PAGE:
Say Yes to iOS (12)

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The latest update for iPhones and iPads, iOS 12, is looking really worthwhile. It makes compatible devices (see below) faster and more stable, doesn’t make a lot of upsetting changes to the way things work, and includes a bunch of minor improvements, including better notifications, Screen Time management, Siri Shortcuts, parental controls and syncing Voice Memos.

I am most excited about two things:

Here’s how to get iOS 12

Make sure your device is compatible

The new update should work with everything AFTER the iPhone 5:

  • iPhone 5s, 6, 6 Plus, 6s, 6s Plus, SE, 7, 7 Plus, 8, 8 Plus, X

  • iPad Air, Air 2;  Mini 2, 3, and 4;  9.7 inch, and all Pro models

  • iPod Touch (sixth generation)


Back up (just in case) and then install the update

Before you install any update, always back up the device so you have a fallback plan just in case something goes wrong.

You can do both the backup and the update two ways: directly on the device, or by connecting to  iTunes on a computer. Here’s how:

Option 1:  Directly on the iPhone or iPad

First, back up to iCloud:

  • Connect to a Wi-Fi network (and power).

  • Open Settings, select your name, and tap iCloud. (If you’re using iOS 10.2 or earlier, you’ll have to scroll down and tap iCloud).

  • Tap iCloud Backup. (For those on iOS 10.2 or earlier, tap Backup). Also, make sure that iCloud Backup is turned on.

  • Tap Back Up Now.

  • Wait for the backup to complete.

Then install the update:

  • Go to Settings > General > Software Update.

  • A notification about iOS 12 should appear and you can tap Download and Install.

  • It can take a while, during which time you won’t be able to use your device, so tap Install Tonight or Remind Me Later if you want to postpone for a more convenient time.

Option 2: Using iTunes on a computer

First, back up to your computer:

  • Open iTunes on your computer and update it if you get a notification that an update is available. 

  • Plug your device in to your computer with a cable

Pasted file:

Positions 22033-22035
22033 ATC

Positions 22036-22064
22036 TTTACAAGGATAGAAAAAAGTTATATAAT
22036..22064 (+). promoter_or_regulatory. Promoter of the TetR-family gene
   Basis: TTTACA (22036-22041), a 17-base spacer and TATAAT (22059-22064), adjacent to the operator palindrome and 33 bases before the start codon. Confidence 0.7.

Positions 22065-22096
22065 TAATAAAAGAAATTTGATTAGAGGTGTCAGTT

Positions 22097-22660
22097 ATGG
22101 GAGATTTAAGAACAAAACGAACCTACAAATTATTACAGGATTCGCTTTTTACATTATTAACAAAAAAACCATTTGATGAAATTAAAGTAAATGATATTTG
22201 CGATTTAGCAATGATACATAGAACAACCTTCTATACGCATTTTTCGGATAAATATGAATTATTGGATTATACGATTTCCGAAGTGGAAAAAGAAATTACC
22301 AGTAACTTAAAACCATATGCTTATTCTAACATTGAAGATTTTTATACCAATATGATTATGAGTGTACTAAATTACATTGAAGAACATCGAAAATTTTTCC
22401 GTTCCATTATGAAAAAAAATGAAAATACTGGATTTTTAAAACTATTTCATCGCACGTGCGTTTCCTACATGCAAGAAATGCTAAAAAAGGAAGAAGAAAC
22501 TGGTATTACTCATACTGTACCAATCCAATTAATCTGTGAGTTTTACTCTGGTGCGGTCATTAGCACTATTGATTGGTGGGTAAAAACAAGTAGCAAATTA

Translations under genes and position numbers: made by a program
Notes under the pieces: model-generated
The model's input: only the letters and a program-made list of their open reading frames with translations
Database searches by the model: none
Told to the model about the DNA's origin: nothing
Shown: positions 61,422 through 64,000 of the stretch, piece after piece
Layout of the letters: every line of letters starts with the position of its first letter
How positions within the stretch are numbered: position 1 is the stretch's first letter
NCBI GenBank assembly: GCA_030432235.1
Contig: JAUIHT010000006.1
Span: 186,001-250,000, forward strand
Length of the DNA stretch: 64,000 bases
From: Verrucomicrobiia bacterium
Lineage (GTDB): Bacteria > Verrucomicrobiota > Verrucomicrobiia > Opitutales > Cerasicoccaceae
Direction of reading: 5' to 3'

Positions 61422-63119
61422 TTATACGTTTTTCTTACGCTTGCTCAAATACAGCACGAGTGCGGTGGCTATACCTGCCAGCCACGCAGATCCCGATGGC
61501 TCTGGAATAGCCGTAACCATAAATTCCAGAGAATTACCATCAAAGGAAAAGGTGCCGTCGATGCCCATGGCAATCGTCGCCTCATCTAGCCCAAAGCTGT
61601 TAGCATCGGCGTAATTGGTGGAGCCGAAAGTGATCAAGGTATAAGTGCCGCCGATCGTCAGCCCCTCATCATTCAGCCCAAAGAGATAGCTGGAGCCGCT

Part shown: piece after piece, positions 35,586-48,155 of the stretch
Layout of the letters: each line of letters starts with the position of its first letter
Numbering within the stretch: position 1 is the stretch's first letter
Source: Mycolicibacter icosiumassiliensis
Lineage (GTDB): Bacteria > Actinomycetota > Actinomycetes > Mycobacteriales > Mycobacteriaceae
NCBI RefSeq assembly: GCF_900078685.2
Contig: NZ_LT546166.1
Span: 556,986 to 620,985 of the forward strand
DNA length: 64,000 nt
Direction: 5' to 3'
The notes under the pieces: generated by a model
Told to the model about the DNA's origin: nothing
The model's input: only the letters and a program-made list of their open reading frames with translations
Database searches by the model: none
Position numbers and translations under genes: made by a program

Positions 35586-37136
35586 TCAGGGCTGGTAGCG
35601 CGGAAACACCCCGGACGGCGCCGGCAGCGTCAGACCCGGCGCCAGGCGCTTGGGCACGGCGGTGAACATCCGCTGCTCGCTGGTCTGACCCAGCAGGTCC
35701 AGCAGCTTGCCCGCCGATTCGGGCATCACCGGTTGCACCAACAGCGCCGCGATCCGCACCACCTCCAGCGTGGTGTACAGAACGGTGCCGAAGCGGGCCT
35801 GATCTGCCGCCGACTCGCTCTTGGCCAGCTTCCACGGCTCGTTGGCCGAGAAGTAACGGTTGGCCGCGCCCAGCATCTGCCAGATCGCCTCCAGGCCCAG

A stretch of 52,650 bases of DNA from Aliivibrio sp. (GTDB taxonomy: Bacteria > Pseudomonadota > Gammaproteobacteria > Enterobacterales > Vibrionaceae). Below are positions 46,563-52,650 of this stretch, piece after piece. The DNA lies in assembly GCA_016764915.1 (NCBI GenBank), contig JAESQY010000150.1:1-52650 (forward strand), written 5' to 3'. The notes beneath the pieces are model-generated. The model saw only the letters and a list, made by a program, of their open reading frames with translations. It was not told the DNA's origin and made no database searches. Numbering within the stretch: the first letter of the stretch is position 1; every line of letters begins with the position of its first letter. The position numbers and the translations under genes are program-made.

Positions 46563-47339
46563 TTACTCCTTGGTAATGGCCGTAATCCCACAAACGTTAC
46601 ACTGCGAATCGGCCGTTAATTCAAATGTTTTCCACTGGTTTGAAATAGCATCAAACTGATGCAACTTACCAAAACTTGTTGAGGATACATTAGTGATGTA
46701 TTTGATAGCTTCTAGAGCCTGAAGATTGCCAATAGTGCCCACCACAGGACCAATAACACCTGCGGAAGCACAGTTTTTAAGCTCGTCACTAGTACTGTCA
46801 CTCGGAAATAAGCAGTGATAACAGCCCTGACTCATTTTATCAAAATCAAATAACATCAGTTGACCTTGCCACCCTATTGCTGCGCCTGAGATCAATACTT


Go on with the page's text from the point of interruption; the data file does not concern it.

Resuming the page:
• Follow the onscreen steps if a message asks for your device password or to Trust This Computer.

  • Select your iPhone, iPad, or iPod Touch when it appears in iTunes. In iTunes 12, you click the device’s icon in the upper-right corner of the iTunes window.

  • You can save Health and Activity data from your iOS device or Apple Watch by selecting Encrypt and creating a pass code. If you don’t want to save your Health and Activity data, you can just click Back Up Now.

  • Wait for the backup to complete.

Install the update in iTunes:

  • select your device as above.

  • Click Summary > Check for Update.

  • Click Download and Update.

Finishing up

Once the device is updated, you finish the process by responding to a couple of questions. Decide if you want to allow updates to happen automatically; this is a personal preference. If you are diligent about doing updates yourself, you can say no; if you don’t always follow through, might be a good idea. Then go ahead and turn on Screen Time reports; you can always turn it off later, and you may find it interesting.

Finally, note that quick access to the settings has moved: it’s no longer a swipe up from the bottom, now it’s a swipe down from the upper right corner.

Cables Adapters and Ports, Oh My!

USB-C has gone from interesting to important.
— The Wirecutter (NY Times)
 Handy USB ports on a crosstown bus

Handy USB ports on a crosstown bus